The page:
Last week, I returned – only two members short* – from my family/Vegas vacation. While “family” and “Las Vegas” put together may sound like an oxymoron, the trip actually made for a great (and appropriate) time. It turns out, when you don’t go to the whorehouses, you don’t have to actually look at their main attractions. Sure there are half-naked floozies on every piece of trash along the strip, but stepping on sequined boobs is just inevitable when there’s that much foot traffic.
The fam and I went to shows, gambled (losing $40 feels far les depressing when you had 15 free drinks in the process), walked 20ish miles, and avoided becoming absolutely sick of one another. Probably.
And if you ask me what was the best part, I might say everything. (With the least favorite part being cigarette smoke; my lungs are still barfing.) There was ability to creep through fancy hotels, an abundance of people watching, the availability of top-notch entertainment – like a puppeteer/singing impressionist or an illusionist who stashes snowmobiles.
If they’d been smart about it, they’d have called each other by their given names, not Pinky, Benny Eggs, or Jimmy the Weasel. No good-standing taxpayer is nicknaming themselves after a breakfast food. They might as well called one another “In-a-gang Charlie” or “Money Laundering Paul”.
I’ve always had a soft spot for the mob – something about wearing suits while screwing people over is fascinating. Sure, in practice the job sounds like a real crap pile, but that didn’t mean I was any less interested in going through Vegas’s Mob Attraction. It’s a museum/interactive experience where visitors get to fake join the mafia – or in my case fake try to join the mafia. Despite being a quarter-ish Italian, I failed miserably – which proves I’m just not meant to be a gangster. Even if you lie to cops and make friends with big Tony, he’ll still have you capped in a warehouse alley.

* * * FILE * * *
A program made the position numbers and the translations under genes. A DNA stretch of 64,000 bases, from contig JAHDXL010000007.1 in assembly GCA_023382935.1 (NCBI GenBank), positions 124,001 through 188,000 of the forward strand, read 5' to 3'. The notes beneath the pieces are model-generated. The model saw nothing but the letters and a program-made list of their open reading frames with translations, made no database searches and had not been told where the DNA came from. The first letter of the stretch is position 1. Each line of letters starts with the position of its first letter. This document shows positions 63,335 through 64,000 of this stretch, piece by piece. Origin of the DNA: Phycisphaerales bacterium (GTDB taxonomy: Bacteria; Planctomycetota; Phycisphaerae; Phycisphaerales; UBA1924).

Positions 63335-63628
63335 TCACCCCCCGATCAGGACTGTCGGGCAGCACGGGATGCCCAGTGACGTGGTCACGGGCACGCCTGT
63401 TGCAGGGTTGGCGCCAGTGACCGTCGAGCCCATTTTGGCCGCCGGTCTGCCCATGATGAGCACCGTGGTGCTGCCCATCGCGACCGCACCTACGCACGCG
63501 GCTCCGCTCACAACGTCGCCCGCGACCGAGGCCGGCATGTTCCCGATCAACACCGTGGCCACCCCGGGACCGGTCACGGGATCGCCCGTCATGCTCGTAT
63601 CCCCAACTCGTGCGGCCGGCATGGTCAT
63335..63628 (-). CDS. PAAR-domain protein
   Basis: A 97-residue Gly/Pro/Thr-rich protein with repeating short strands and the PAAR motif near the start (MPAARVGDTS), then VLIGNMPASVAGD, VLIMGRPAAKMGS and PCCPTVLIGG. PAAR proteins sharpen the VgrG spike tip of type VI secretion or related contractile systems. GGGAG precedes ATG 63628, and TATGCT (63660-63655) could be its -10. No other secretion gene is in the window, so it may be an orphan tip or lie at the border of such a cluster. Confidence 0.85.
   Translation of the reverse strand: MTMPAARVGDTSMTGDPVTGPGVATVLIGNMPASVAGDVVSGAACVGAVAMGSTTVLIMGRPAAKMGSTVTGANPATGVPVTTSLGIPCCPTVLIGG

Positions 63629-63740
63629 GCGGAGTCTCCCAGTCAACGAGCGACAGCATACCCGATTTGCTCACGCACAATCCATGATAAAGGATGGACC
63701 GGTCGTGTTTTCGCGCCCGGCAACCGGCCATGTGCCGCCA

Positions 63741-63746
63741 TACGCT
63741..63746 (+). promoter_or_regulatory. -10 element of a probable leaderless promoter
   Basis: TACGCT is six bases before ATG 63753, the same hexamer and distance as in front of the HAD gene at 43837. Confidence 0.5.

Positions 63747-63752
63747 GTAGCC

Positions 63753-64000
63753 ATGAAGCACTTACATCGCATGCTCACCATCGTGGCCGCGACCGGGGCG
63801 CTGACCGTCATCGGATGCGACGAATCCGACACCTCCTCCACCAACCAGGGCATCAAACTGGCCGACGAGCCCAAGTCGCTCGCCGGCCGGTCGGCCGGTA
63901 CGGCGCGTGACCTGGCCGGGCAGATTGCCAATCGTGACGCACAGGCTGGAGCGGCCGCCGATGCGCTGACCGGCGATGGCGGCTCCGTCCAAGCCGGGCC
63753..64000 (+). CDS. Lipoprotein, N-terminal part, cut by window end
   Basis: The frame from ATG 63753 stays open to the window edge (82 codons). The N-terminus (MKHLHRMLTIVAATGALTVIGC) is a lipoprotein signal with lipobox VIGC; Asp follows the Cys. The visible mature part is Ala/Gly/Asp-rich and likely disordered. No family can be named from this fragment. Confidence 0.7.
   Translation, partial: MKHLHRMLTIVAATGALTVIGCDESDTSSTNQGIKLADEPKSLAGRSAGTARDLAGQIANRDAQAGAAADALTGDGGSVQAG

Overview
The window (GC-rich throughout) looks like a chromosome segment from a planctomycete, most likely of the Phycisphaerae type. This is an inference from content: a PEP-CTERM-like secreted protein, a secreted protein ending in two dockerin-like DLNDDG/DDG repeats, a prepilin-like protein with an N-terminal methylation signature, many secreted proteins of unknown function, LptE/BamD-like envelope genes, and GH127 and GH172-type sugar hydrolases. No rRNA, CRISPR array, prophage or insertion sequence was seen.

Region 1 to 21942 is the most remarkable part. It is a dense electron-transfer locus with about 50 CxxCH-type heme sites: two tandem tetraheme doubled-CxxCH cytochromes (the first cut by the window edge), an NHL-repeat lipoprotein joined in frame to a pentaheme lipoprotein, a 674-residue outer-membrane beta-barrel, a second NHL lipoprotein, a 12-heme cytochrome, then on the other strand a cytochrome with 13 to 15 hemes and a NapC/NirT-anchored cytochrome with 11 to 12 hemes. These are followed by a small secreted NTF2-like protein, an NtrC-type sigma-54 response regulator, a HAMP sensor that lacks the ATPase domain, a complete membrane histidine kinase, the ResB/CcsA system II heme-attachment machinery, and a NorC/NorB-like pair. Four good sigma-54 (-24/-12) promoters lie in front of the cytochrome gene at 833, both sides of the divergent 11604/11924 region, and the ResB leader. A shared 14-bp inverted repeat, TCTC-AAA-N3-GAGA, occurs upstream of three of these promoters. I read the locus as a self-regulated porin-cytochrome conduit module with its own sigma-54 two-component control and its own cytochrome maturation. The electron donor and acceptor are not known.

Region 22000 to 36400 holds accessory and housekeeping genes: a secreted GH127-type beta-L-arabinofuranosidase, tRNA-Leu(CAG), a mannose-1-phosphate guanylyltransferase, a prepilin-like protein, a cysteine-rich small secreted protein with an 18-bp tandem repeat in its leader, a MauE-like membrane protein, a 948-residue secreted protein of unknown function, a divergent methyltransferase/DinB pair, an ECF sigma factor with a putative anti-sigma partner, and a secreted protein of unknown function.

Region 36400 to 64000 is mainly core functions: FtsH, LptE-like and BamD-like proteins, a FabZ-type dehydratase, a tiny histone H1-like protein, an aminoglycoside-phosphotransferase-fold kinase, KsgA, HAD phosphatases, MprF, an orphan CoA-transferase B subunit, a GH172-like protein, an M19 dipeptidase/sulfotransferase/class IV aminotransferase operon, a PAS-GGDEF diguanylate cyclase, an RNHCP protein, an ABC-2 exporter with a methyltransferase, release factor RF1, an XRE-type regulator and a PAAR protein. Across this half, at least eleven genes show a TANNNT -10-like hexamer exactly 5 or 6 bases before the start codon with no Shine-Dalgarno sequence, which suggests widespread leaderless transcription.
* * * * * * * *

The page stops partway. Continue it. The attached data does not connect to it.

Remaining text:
The Ride There/Meet Mechanic Bernie
Before every good trip comes the effort of getting there. For most people, traveling 1,200 miles means flying or boarding the Titanic. But for my family, it means purchasing a 1993 Ford Econoline the day before the trip and driving 37 hours. And if you think that sounds like a questionable idea, you’re right. Yes, my Dad had it checked out, insured, and tagged – which can easily be done in 24 hours when you live in a small town. But as it turns out, even a preemptive lookover can’t diagnose an exploding fuel pump.
In a “lucky” twist, the van started sputtering 100 yards before an exit. We pulled off, got the name of the world’s most effort-givingest mechanic, Bernie, and had him tow us to his shop. Within only minutes, the auto parts man showed up to unlock his doors for an unrelated instance. We got a fuel filter, Bernie made the switch, and nothing happened.
With every other reachable parts salesman at the lake, we sat. Wonk, Manny, and Bernie were on the phone for hours. They talked to out-of-towners, city managers, and anyone else who would actually answer their phone on a Sunday afternoon.
Fifteen or so calls in, Bernie and his brother, being the only two mechanics not high on lake, agreed to make a two-hour drive – one way – to retrieve the part.
(Meanwhile the women sat in a café that served boxed mac and cheese and 44 ounce waters.)
It was a wait, but Bernie got us fixed up real nice. Had it not been for him, all seven of us would have been forced to spend the night in Stratton, CO. – a town I never want to visit again. If Bernie wants to be friends, it’s his turn to come to Kansas. I know where he can get a traveling van real cheap.
*On the way back we dropped off Manny in Colorado, like a homeless man, so he could mountain climb with friends. And my sister’s boyfriend, who I’m debated whether or not to mention further, purely out of spite, took a detour to his hometown.